Probation 2012: Labour figures call time on Miliband

Miliband at a press conference at Labour HQ, during a previous initiative.
Miliband at a press conference at Labour HQ, during a previous initiative.

By Ian Dunt

Patience with Ed Miliband's leadership of the Labour party appears to be fraying at the edges as he prepares for the start of the political year.

There was criticism of the party's performance from two former Cabinet secretaries and a former adviser today, ahead of a keynote speech in which Mr Miliband will try to recalibrate Labour's economic policy.

Former home secretary Alan Johnson called for a clear message on the deficit while ex- chancellor Alistair Darling demanded that Mr Miliband "restore our reputation for economic credibility".

The comments come as a Times report suggests Labour claims of increased membership are illusionary. The newspaper suggested the party membership had risen by just 6,000 - not the 65,000 claimed by Labour.

In the New Statesman, Gavin Kelly, former adviser to Tony Blair, said a "bigger and blunter conversation about future choices is needed than the one that Labour has so far embarked upon with the public".

He continued: "Until Labour makes this mental shift it will continue to be pushed into a largely defensive posture; defined more by its opponents than by its own positive choices."

Mr Johnson, who worked alongside Mr Miliband as shadow chancellor for a brief period following his leadership election, said the party needed to move past questions about its leader.

"We cannot get to 2015 with public and media asking, 'who is Ed Miliband?'" he told the Mirror.

"The public need to equate Labour with Ed Miliband. That means going out on the stump, constantly identifying issues which resonate and hammering home Labour's message.

"We have to set out how we would tackle the deficit. Small opinion poll leads, welcome as they are, cannot hide the fact that the public remain suspicious about Labour."

In a further criticism, Mr Darling said Labour lacked a "credible and compelling" economic policy.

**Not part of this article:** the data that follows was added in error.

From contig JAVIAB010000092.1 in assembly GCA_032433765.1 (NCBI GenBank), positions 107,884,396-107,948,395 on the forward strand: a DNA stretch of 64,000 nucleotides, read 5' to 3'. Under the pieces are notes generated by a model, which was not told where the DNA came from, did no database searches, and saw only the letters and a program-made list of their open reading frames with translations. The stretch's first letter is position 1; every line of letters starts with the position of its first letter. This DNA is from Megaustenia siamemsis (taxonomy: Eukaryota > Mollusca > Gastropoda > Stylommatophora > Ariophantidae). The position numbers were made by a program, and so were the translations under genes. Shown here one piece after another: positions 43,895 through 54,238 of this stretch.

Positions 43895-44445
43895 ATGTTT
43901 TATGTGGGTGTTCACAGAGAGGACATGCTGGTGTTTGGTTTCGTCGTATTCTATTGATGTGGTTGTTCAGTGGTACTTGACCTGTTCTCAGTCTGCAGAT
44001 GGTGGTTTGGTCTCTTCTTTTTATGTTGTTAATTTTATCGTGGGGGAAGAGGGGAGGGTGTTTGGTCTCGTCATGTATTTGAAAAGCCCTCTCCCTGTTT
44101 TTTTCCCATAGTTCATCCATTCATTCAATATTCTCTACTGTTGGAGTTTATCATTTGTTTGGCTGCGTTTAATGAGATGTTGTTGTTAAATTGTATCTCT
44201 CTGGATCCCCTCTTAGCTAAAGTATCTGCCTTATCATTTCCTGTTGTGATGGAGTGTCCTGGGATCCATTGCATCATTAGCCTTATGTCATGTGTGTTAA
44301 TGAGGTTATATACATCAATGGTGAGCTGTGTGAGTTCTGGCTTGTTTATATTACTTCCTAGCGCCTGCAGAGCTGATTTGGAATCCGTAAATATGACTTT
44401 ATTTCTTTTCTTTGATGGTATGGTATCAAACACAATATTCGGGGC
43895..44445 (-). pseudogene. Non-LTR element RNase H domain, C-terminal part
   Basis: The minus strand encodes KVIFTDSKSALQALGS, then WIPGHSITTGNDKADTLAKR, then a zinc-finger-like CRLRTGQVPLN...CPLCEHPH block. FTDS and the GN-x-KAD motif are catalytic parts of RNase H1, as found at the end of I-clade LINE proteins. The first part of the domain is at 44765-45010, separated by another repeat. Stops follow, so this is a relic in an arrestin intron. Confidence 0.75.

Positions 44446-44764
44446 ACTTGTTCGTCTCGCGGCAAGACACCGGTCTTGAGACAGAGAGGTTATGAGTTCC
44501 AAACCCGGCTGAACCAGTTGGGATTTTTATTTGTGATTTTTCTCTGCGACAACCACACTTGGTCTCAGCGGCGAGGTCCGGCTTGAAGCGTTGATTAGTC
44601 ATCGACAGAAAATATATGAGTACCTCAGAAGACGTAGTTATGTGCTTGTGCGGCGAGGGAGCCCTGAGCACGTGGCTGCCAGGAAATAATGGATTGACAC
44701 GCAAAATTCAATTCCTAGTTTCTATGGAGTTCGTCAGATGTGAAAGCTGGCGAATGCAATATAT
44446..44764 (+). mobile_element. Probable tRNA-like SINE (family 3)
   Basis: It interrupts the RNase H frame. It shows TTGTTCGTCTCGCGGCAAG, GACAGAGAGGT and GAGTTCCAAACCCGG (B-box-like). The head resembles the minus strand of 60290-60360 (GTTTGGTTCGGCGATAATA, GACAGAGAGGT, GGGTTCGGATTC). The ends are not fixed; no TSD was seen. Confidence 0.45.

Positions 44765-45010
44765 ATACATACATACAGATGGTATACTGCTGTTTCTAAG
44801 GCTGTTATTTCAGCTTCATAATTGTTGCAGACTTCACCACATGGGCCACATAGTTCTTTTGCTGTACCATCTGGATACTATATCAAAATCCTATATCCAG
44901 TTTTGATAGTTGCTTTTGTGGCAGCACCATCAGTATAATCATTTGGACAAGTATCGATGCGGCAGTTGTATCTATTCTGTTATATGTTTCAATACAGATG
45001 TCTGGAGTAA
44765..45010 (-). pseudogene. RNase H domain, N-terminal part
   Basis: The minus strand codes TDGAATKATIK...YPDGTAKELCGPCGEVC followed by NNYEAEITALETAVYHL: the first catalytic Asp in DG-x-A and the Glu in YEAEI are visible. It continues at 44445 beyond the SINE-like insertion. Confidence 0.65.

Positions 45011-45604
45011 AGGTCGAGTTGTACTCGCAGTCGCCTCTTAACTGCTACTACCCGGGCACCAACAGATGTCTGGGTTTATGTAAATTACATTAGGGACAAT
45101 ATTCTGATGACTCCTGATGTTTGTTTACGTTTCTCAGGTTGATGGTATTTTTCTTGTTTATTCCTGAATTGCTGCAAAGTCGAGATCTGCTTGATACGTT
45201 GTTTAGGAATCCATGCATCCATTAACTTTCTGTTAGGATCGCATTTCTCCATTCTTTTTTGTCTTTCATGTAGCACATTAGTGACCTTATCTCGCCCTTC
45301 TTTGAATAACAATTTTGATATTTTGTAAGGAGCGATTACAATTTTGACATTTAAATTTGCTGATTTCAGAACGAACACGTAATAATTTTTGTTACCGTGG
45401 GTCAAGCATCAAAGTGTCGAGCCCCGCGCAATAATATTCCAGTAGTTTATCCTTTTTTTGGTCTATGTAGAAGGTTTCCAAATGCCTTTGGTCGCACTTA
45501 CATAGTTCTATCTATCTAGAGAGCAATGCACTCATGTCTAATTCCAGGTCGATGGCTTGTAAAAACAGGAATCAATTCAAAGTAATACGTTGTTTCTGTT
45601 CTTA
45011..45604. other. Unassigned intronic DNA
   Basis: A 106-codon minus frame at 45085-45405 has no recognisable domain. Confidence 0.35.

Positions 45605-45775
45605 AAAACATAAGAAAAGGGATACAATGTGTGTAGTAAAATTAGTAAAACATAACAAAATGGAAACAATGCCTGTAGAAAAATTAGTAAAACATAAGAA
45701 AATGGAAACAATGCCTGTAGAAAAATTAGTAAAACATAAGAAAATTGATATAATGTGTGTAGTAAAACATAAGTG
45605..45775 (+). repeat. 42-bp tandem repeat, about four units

"I think it's simply not true to say that he's not making the weather," Mr Darling said.

"Obviously we've got a lot more to do; we've got to restore our reputation for economic credibility. We've got a long way to go. We need to be further ahead in the polls, we've got to restore that credibility, but that's always difficult in opposition."

In a lukewarm effort at expressing support for Mr Miliband, Mr Darling compared his difficult start to the embattled early years of the Thatcher administration.

"Last night I went to see the film the Iron Lady, looking back on Mrs Thatcher's life," he said.

"The first year of her spell as leader of the opposition, lots of her people were saying 'oh well, I'm not sure she's up to it', and whether you agree with her or not, she went on to be prime minister for a long, long time.

"Very often in the first two or three years, people say well I'm not sure if they're going to be able to hack it, it's not working out. It's a difficult task, one of the most difficult jobs in British politics."

Mr Miliband's economic speech tomorrow is seen as a relaunch of his leadership, where the Labour leader is expected to outline reduced public spending plans and a more specific policy response to the coalition's deficit reduction plan.

Some polls find that the public continues to blame Labour for poor economic performance now, a year and a half since leaving office.

This has led some commentators to insist that Labour map out specific cuts to be taken seriously by voters on the economy.

Others want Labour to steer away from accepting a coalition narrative on cuts, arguing that the party will lose an election fought on Conservative ideological grounds.

The attack on Labour's current economic agenda is also a tacit criticism of shadow chancellor Ed Balls, who feels he has been largely vindicated in his initial attack on George Osborne's spending cuts programme.

A Sunday Times poll this weekend showed just 20% thought Mr Miliband was doing well as party leader, compared to 66% who thought he was doing badly, giving him a net score of -46, down from -31 in mid-December.

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